Ec Sex Equality Law

Ec Sex Equality Law

Ec Sex Equality Law

Ec Sex Equality Law


This is the second edition of a well received book in the Oxford European Community Law Series. Evelyn Ellis's book is a detailed and critical examination of European Community sex equality law, as interpreted by the European Court of Justice. It contains a thorough analysis of the basic principles of Community law in the context of sex equality claims and a comprehensive discussion of equal pay, equal treatment and equality in relation to social security.


The subject of this book, the principle of equality for men and women in European Community law, is a subject of intrinsic importance in a variety of ways. It brings together questions of fundamental human rights, issues of great social importance, and policy matters of very considerable economic significance. Community law in this field has had, and is continuing to have, a substantial and immediate impact on such matters as pay, on access to and conditions of employment, on pensions, on social security benefits, etc.

However, many of the issues discussed in this book are of even wider significance. This is because the principles developed in the field of sex equality, and the lessons to be learnt, are often relevant across the whole field of Community law. It is remarkable to recall that the notion of equality for men and women figures only once in the Community Treaties, and that the provision in question, Article 119 of the ec Treaty, appears to be little more than a statement of principle, and is confined to the field of equal pay for equal work. Nor do the Treaties confer any specific legislative competence for the implementation of the principle of equal pay or of equal treatment generally. in these areas, perhaps more than anywhere else, the Court of Justice, and to some extent the Community legislature, have put flesh on the bones of the Treaty.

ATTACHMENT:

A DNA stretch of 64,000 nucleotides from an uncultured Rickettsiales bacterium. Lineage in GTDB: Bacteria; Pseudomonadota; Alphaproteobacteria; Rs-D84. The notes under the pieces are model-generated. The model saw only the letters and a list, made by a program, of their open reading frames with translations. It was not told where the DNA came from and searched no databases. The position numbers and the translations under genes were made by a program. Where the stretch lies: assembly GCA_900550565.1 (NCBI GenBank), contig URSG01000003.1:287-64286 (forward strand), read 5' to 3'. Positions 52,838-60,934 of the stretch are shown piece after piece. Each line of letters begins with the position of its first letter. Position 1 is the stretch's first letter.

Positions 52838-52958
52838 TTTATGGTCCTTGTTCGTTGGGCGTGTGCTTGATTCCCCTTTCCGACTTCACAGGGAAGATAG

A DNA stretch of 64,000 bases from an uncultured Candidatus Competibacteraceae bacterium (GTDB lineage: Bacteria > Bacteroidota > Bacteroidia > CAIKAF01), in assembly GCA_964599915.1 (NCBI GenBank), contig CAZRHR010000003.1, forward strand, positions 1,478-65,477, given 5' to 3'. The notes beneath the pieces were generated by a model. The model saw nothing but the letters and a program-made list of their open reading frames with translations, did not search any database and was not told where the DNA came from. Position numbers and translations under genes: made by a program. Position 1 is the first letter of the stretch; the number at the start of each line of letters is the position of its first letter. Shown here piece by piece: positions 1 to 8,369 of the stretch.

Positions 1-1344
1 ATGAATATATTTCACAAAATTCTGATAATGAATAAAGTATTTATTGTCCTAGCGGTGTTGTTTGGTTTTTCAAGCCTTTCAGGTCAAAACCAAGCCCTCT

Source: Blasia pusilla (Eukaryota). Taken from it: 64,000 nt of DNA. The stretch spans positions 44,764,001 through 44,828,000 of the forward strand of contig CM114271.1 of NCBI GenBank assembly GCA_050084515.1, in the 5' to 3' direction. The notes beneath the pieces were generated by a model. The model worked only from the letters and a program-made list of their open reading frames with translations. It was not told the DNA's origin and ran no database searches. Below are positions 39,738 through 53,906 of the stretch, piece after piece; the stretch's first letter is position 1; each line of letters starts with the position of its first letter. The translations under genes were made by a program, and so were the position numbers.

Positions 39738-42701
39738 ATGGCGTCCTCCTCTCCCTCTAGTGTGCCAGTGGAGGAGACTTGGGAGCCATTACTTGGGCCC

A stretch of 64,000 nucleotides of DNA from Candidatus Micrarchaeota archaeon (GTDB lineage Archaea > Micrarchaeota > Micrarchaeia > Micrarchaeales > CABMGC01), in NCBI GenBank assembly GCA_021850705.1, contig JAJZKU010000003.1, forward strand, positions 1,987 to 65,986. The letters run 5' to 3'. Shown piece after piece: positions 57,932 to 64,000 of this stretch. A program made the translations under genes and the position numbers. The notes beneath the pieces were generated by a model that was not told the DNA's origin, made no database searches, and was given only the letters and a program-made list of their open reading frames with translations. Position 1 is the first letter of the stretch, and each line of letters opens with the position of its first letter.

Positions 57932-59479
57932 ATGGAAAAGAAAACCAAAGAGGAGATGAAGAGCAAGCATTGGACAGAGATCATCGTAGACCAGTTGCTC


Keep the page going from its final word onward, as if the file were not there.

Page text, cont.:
The role of the Court was strikingly apparent in its decision in 1976 in the second Defrenne case which applied to Article 119 the principle of direct effect, requiring the courts of the Member States to enforce its provisions directly. the article has continued to take on new life in the recent case-law, most notably in relation to the position of part-time workers and in relation to occupational pension schemes. On the legislative front, a series of major measures on the implementation of the principle of equal treatment in various sectors has in turn given rise to a substantial volume of case-law, extending most recently to such sensitive issues as the rights of transsexuals and the subject of affirmative action. the issues are so sensitive that some critics of the Court might accuse it of occasionally sacrificing legal correctness on the altar of political correctness.

There can however be no doubt that many principles of fundamental importance to the Community legal system are to be found in the Court's case-law on sex equality, including the use as an exceptional judicial . . .

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